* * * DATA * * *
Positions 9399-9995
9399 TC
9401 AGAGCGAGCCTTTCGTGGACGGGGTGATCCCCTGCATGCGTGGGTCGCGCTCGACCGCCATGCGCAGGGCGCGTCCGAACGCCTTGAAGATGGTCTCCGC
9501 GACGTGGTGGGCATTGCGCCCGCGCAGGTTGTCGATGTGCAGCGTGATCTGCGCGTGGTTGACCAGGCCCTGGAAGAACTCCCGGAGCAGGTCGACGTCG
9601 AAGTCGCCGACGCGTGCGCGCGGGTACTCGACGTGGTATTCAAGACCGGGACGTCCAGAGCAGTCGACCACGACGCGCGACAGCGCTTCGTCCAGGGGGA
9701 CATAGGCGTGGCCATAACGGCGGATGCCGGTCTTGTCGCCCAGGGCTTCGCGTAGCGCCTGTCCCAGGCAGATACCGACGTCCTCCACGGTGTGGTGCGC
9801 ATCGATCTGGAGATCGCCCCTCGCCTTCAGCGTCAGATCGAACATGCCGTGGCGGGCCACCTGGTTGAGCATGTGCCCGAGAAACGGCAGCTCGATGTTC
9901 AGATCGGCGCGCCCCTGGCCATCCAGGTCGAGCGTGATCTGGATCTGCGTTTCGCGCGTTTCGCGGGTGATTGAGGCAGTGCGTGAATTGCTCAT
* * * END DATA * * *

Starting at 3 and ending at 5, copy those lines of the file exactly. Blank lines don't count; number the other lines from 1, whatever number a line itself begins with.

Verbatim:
9401 AGAGCGAGCCTTTCGTGGACGGGGTGATCCCCTGCATGCGTGGGTCGCGCTCGACCGCCATGCGCAGGGCGCGTCCGAACGCCTTGAAGATGGTCTCCGC
9501 GACGTGGTGGGCATTGCGCCCGCGCAGGTTGTCGATGTGCAGCGTGATCTGCGCGTGGTTGACCAGGCCCTGGAAGAACTCCCGGAGCAGGTCGACGTCG
9601 AAGTCGCCGACGCGTGCGCGCGGGTACTCGACGTGGTATTCAAGACCGGGACGTCCAGAGCAGTCGACCACGACGCGCGACAGCGCTTCGTCCAGGGGGA